There are a lot of really beautiful and really expensive Dutch ovens out there, and if you can swing a pricier brand and it makes you happy, go for it. But honestly, for my money, you can’t go wrong with spending less than $100 and getting a lifetime-quality pot. My love for Lodge knows no bounds (and they don’t even know I exist, I just really like them, you should see me swooning at the Lodge aisle in Cabela’s).
The crazy thing about Dublin coddle is that you think there is no way it’s going to be flavorful enough. It’s too simple to be delicious, but magic happens in the oven! Seriously. Mag-ic. This dish is bursting with flavor that only gets better and better as leftovers.
There are a few odd things about making coddle (like: don’t add salt!), so make sure you read the notes section in the recipe below. OH, and because I bow down to the altar of the God of Carbs, you have to serve coddle with soda bread (although, maybe skip the bread bowl). I just so happen to have an awesome Whole Wheat Irish Soda Bread recipe on my blog that I just so happened to update with brand new photos and a new instructional video last week. Go figure. Enjoy!
- 8 slices bacon, chopped into small pieces
- 1 pound high-quality pork sausages (see notes)
- 1 tablespoon all-purpose flour
- 1 bottle Guinness beer (see notes)
- 2 pounds potatoes, peeled and cut into bite-sized pieces
- 2 large onions, cut into slices
- 4 cloves garlic, minced
- 4 tablespoons fresh minced parsley
- 3 bay leaves
- 1 teaspoon dried thyme
- Fresh cracked black pepper
- 2 cups beef, ham, or chicken broth
- Preheat the oven to 300°.
- Heat a large, oven-proof Dutch oven over high heat. Add in the bacon and cook until crisp, about five minutes. Remove the bacon to drain on paper towels. Leave the grease in the Dutch oven.
- Add the sausages in, a few at a time (don't crowd the pan), and cook on each side until just golden brown—no need to cook all the way through. Remove to a plate and continue with additional sausages. Remove to plate. When cool enough to handle. Slice into 1" pieces.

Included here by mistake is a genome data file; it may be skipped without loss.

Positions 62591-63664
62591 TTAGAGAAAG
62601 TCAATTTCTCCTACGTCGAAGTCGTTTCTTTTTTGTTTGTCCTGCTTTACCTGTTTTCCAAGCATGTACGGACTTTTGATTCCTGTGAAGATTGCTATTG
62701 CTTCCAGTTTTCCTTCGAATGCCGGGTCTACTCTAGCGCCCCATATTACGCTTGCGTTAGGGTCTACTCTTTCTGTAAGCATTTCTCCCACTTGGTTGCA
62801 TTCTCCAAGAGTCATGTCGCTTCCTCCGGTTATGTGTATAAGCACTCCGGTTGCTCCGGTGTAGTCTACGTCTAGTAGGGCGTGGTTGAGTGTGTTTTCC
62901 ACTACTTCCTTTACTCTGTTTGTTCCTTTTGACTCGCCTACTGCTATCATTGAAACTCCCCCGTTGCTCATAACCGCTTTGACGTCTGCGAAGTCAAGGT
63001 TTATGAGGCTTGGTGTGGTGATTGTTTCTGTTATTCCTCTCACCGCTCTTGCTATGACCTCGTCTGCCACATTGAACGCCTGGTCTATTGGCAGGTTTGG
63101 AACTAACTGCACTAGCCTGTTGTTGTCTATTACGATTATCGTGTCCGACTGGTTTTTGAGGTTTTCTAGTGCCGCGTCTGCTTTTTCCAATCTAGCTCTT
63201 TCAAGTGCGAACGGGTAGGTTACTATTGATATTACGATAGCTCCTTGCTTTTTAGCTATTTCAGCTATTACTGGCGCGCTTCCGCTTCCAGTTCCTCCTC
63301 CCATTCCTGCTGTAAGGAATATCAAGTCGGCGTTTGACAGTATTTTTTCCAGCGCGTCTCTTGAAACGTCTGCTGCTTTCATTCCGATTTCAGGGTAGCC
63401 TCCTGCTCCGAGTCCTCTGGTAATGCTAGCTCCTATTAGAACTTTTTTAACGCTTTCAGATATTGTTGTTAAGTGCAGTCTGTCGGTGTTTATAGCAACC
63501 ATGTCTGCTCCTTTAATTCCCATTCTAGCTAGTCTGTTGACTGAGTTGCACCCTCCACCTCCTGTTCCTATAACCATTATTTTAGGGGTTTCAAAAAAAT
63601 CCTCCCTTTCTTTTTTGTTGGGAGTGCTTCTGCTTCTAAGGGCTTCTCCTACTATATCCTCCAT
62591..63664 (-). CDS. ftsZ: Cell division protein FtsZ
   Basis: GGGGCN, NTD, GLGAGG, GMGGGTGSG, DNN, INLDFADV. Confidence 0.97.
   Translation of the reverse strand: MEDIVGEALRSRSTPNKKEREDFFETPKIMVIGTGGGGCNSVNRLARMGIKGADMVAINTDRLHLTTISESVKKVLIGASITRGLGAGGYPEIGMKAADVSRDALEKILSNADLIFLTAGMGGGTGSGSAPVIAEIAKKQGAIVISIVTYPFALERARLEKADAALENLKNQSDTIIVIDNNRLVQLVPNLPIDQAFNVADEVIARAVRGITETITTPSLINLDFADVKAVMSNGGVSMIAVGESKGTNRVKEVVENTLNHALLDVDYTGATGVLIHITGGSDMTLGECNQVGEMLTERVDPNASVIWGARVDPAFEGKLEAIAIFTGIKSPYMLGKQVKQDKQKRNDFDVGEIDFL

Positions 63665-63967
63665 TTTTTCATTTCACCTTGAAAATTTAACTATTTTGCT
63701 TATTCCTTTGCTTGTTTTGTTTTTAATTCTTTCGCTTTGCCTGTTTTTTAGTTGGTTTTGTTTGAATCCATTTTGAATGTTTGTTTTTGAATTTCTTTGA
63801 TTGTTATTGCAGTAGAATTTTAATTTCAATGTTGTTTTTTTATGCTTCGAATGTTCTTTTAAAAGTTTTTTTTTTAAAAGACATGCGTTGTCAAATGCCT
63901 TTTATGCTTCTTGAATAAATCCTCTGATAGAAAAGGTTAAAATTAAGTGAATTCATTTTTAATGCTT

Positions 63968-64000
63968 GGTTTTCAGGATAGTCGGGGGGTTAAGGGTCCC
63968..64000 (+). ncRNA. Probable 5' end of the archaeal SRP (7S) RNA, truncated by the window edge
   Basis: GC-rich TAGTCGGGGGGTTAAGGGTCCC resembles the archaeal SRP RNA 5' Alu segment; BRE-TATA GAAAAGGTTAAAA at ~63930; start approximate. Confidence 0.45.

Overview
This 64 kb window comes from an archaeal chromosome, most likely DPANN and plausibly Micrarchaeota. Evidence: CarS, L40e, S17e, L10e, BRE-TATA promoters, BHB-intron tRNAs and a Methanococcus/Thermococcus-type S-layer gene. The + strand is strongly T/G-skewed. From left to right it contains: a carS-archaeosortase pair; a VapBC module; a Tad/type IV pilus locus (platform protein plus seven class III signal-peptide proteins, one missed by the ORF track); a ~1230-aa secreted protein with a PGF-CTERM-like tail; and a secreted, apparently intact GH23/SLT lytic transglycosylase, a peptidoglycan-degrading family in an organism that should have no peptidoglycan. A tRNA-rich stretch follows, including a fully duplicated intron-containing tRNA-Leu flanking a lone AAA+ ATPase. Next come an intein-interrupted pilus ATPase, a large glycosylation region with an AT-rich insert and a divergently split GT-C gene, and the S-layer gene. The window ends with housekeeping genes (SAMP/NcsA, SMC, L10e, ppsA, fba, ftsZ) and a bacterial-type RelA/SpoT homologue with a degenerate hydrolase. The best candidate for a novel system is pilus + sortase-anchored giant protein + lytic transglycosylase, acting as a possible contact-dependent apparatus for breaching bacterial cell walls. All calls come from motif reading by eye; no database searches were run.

- Reduce the heat to low, and then whisk in the flour. Cook for 2 minutes, whisking constantly. Then remove from heat completely.
- Whisk in the bottle of Guinness (see notes if you'd like to not use beer).
- Place half of the potatoes in the gravy, followed by half of the onions, half of the garlic, half of the bacon, half of the sausages, half of the parsley, the bay leaves, the thyme, and black pepper. Repeat layers with the remaining ingredients.
- Pour the broth over the whole thing. Place lid on, and bake in preheated oven for at least 2 hours (see notes).
Between the bacon, sausages, and broth, this dish is inherently very salty. Do not add more salt without tasting it first! I almost never add additional salt when making coddle.
If you want to skip using the beer, just sub in 1½ additional cups of whatever broth you are using.
The coddle will be ready to eat after 2 hours in the oven, but it can easily stay cooking for 3-5 hours without any consequence. This isn't a delicate dish. You don't have to worry about breaking it.